Moon Man review: Luminous and full of wonder
Moon Man is the adaptation of Tomi Ungerer's 1966 eponymous book, which has been translated into 12 languages since its publication in 1966.
Stephan Schech (also filmed Ungerer's novel, "The Three Robbers") directs the 2D animated story and adventures of a sympathetic man on the moon accidentally brought to earth. Tomi Ungerer himself appears here as the film's narrator.
Apart from a daring (and insinuating) sexual innuendo, Moon Man belongs squarely to children's comfort zone. The narrative is simple enough: a most sympathetic (but otherwise clueless and characterless) Moon Man has to face distrust and pursuit from the dictatorial head of the earth.
The latter guy seeks assistance from a naive German scientist to prepare a rocket for him to conquer the moon; however, his plan will find resistance.
Ethical distinctions are portrayed visually with the utmost clarity. The round and luminous white figure of the Moon Man cannot fail to arouse warmth, while the broad-shouldered master is certain to elicit aversion.
Co-produced by the Oscar-nominated Irish animation studio Cartoon Saloon (along with Schesch Films and Le Pacte Film), colours and surfaces here are more important than depth of field. The initial wanderings of the Moon Man in lakes and rivers (accompanied by Louis Armstrong's rendition of Moon River), among frogs, butterflies and crabs give a sense of natural bliss.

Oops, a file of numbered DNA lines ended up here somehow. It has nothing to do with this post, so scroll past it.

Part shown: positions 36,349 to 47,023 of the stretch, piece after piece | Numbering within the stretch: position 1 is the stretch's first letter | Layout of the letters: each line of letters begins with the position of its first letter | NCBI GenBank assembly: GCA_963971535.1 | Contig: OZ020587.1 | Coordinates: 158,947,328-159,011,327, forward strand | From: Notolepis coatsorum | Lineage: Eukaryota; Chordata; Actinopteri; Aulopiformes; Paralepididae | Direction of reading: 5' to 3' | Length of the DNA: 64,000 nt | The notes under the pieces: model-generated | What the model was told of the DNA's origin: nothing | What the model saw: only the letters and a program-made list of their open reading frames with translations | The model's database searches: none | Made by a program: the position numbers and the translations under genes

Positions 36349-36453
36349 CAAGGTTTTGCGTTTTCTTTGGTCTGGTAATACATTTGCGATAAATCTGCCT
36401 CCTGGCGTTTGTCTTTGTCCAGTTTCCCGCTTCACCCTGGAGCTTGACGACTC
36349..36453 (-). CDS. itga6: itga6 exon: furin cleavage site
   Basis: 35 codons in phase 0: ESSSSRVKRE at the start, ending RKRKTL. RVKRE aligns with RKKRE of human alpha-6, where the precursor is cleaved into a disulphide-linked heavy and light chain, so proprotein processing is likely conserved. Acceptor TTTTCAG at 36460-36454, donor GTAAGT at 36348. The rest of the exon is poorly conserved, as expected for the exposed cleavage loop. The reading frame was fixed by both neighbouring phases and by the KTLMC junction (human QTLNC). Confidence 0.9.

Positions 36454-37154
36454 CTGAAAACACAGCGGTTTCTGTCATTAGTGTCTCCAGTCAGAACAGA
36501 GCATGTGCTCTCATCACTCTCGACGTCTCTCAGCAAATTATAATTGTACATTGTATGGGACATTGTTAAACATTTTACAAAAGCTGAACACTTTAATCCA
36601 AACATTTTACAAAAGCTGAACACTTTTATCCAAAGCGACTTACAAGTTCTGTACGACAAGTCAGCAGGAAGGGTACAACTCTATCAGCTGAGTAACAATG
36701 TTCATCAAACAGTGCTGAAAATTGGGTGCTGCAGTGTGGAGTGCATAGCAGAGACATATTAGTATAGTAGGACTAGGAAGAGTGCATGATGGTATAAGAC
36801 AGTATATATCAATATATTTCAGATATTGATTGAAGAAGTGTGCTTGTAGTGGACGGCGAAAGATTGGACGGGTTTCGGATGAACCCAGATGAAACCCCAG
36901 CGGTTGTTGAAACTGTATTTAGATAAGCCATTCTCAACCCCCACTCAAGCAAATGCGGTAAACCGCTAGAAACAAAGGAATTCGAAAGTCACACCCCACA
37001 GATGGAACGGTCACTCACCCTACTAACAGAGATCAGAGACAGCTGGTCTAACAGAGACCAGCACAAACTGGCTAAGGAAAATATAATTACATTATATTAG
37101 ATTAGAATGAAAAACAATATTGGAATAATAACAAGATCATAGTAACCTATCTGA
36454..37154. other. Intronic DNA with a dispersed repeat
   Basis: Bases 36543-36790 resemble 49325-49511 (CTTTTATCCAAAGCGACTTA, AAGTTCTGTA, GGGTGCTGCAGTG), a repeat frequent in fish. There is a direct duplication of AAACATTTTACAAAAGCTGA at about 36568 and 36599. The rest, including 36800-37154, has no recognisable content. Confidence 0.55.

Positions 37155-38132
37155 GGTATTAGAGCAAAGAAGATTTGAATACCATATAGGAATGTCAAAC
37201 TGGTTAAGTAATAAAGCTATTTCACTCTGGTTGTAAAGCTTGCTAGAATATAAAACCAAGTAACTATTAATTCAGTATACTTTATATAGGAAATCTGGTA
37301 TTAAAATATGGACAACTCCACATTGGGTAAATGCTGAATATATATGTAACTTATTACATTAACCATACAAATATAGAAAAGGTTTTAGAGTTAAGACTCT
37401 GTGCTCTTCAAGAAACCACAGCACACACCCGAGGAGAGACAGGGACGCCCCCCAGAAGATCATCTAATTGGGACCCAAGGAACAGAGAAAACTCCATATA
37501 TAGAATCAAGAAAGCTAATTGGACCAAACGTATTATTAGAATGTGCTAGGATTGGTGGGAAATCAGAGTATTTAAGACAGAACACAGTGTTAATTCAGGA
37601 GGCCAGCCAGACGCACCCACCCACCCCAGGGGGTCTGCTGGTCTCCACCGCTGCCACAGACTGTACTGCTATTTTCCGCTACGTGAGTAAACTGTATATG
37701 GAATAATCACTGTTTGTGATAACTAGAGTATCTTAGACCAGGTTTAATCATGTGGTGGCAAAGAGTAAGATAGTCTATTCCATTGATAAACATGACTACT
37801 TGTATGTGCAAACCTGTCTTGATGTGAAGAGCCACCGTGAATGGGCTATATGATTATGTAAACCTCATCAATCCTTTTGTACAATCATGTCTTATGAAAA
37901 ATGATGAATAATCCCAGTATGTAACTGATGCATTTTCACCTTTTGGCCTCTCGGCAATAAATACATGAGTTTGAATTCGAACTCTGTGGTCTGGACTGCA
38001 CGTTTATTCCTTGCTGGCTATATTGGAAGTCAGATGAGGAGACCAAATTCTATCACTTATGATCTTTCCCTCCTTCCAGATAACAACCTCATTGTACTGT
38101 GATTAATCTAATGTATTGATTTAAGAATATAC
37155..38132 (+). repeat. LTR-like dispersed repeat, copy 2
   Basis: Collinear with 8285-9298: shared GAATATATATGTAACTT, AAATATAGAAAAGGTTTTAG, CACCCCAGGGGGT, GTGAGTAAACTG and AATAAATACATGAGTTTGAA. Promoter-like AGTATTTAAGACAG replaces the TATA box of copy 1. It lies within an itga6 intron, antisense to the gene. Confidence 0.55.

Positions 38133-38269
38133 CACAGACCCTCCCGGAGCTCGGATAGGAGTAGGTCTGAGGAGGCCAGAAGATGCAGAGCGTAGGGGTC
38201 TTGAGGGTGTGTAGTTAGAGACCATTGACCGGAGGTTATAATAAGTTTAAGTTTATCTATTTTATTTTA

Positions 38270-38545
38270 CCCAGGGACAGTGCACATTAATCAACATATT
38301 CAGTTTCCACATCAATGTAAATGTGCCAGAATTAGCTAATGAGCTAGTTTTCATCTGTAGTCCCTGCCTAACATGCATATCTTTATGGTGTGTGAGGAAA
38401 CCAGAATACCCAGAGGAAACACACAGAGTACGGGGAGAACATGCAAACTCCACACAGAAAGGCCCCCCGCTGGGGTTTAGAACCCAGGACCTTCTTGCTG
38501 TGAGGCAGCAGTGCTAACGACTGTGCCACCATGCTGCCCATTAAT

For a film whose action takes place almost exclusively during the night, it is a great achievement to watch with interest a parade of colored objects (the rocket the scientist builds is a visual candy in itself).
And a sense of romance hovers over the film, most explicitly smelled in the sequence of children in their beds looking for their favorite Moon Man. (It even reminds of Norman Jewison's Moonstruck). The subtle, jazzy musical score heightens the experience.
But no emotional rapport is evident. It might have been a safe choice not let the film advance too far into E.T.-like sentimentality (considering the plot similarities between E.T. and Moon Man). Yet the lonely Moon Man who looks for a friend seems more like a combined version of the Scarecrow and the Lion in The Wizard of Oz ("What is a heart?", "What is trust?") than a person in need of human contact.
He is a stranger, and his deep voice (superbly voiced by Katharina Talbach) betrays wonder, not love.
It simply has to be accepted that all children (including the trio of persons that begins and ends the film) find the Moon Man human and friendly enough to be their guide.
Otherwise, lack of drama in Moon Man cannot compensate for fine imagery. Children may be entertained, but there are things that could be developed (one of them being the dictatorial rule exercised) to keep the parents alert as well.